Martin Schmidt, a native of Mountaintop, was recently named provost at MIT, one of the Institute’s most senior academic posts. Schmidt has served as associate provost since 2008 and as acting provost since last fall. Schmidt’s appointment as provost, MIT’s senior and academic budget officer, is on a permanent basis. The announcement was made by President L. Rafael Reif.
Schmidt, 54, is a professor of electrical engineering. As associate provost, he has played key roles in the allocation of physical space on campus; in co-leading the Institute-Wide Planning Task Force, which shaped MIT’s response to the global financial crisis; and in developing MIT’s plans for the future of Kendall Square.
Schmidt has been at MIT since 1981, when he arrived to pursue graduate studies in the Department of Electrical Engineering and Computer Science (EECS). He earned his SM in 1983-largely for research conducted at Lincoln Laboratory -and his PhD in 1988.
He conducted research on sensors to detect turbulence, with a mentor from the Department of Aeronautics and Astronautics who ultimately co-supervised his doctoral thesis on the topic. When Schmidt joined the MIT faculty as an assistant professor upon earning his PhD, his enthusiasm for interdisciplinary collaboration drew him to partner with colleagues outside EECS, and even outside MIT. He holds more than 30 issued U. S. patents.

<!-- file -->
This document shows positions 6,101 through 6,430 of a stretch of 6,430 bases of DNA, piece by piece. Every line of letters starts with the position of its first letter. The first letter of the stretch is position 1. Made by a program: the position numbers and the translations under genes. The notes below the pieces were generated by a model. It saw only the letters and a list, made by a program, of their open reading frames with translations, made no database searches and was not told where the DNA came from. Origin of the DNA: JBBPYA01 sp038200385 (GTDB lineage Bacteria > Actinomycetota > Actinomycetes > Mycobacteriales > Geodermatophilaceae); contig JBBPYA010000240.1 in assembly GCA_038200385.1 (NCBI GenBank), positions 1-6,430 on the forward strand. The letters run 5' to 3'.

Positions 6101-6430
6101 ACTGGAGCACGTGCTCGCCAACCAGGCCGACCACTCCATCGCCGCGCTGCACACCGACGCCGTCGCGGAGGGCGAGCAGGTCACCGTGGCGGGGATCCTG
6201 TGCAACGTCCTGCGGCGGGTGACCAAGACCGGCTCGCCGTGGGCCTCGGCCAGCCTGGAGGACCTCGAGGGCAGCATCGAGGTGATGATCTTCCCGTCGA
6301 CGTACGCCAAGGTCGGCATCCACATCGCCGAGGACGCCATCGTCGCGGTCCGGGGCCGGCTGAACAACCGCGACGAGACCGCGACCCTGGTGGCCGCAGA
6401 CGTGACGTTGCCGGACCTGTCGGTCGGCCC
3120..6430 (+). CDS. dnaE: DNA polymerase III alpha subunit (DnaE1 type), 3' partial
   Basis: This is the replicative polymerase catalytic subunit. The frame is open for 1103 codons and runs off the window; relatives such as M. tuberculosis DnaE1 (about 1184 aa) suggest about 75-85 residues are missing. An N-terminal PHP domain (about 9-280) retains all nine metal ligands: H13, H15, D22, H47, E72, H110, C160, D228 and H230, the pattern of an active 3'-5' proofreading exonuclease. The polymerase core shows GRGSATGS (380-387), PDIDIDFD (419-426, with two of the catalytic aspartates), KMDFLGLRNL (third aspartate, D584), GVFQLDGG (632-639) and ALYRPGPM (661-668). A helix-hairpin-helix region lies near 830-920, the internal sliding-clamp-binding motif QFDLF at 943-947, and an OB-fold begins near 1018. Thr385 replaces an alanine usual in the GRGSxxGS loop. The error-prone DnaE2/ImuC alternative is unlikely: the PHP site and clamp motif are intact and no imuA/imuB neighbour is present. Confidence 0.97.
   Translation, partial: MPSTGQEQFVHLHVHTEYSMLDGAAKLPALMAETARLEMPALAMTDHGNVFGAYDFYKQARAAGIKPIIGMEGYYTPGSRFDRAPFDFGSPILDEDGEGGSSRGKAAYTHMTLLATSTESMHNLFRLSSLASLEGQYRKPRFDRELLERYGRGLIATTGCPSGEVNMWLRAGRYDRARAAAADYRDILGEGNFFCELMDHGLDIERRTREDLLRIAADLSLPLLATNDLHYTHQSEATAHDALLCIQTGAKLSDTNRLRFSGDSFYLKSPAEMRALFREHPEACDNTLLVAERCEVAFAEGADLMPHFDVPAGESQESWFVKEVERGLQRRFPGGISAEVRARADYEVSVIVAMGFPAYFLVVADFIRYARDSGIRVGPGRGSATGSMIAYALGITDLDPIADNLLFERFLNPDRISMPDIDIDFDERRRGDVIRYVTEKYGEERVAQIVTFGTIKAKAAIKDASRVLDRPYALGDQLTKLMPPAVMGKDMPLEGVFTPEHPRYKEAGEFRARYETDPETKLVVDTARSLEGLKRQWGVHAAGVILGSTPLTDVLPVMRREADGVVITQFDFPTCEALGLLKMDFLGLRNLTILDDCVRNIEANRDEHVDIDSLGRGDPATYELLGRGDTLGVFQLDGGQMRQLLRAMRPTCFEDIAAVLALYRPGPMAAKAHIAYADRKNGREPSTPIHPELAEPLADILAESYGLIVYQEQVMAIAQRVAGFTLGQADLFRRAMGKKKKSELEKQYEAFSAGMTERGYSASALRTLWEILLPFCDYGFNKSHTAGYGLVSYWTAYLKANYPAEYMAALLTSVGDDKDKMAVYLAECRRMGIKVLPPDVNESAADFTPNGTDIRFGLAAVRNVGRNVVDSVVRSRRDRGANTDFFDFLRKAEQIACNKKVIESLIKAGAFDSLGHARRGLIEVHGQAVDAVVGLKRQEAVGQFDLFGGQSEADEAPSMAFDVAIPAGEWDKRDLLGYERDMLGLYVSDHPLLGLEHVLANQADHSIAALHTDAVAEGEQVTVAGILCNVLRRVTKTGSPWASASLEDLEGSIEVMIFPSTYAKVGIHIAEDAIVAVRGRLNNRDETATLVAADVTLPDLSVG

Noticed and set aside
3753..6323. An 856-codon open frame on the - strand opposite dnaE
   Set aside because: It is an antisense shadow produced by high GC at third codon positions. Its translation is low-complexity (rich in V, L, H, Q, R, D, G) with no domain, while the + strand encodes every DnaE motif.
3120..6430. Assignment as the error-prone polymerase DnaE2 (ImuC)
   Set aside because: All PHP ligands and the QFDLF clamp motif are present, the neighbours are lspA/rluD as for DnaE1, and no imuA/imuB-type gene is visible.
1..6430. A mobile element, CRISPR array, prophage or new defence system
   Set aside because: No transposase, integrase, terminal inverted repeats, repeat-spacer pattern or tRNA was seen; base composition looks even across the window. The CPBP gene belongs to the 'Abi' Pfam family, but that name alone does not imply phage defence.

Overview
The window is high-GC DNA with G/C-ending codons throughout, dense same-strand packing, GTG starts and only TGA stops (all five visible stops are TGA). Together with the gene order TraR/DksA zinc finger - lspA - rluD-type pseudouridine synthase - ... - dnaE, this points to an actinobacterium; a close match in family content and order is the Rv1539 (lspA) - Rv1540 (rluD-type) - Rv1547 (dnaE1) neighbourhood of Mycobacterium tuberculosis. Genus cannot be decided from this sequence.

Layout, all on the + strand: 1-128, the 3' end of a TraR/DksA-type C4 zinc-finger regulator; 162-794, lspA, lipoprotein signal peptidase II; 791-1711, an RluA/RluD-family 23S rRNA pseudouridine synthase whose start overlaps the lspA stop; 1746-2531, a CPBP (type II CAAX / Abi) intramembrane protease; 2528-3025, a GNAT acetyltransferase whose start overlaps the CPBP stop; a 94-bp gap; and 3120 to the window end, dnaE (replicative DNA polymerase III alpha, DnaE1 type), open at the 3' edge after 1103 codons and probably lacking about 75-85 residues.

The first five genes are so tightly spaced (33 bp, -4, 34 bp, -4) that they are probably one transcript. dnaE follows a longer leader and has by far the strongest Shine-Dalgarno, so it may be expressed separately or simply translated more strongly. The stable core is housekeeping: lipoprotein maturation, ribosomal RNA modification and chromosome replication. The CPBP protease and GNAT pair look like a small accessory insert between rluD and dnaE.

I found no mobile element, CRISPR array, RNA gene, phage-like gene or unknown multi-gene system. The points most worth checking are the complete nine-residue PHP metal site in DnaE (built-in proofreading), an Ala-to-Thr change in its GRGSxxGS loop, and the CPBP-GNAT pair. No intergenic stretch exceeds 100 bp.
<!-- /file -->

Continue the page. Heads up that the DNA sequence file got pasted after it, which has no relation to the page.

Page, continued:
Drawing on his extensive experience as an inventor and entrepreneur, Schmidt served on MIT’s commission on Production in the Innovation Economy; in 2011, when the White House asked MIT to help drive its Advanced Manufacturing Partnership, it was a natural next step for Schmidt to serve as faculty lead. The following year, Schmidt was appointed to oversee two of MIT’s industry-facing offices, the Technology Licensing Office and the Office of Corporate Relations. More recently, he championed and helped to shape MIT’s new Innovation Initiative
Schmidt’s entrepreneurship began in the 1990s, when he cultivated an interest in microfluidics. He began a lengthy collaboration with Klavs Jensen, a professor with joint appointments in chemical engineering and in materials science and engineering, to develop miniature chemical reactors. The effort gave rise to startup Lilliputian Systems, in 2002, one of six companies Schmidt has had a role in starting.
The provost is MIT’s senior academic and budget officer, with overall responsibility for the Institute’s educational programs, as well as for the recruitment, promotion, and tenuring of faculty. As provost, Schmidt will work closely with the deans of MIT’s five schools to establish academic priorities, and with Executive Vice President and Treasurer Israel Ruiz to manage the financial planning to support these priorities. The provost also oversees the Institute’s library system and works with the Vice President for Research Maria Zuber to coordinate support for research priorities.
Schmidt and his wife of 27 years, Lyn, who is active in volunteer organizations, live in Reading. They have four sons: Derek, who works for State Street Corp.; Brian, a senior at the Univ. of Connecticut; Kevin, a freshman at the Univ. of Maine; and Danny, a senior at Reading HS.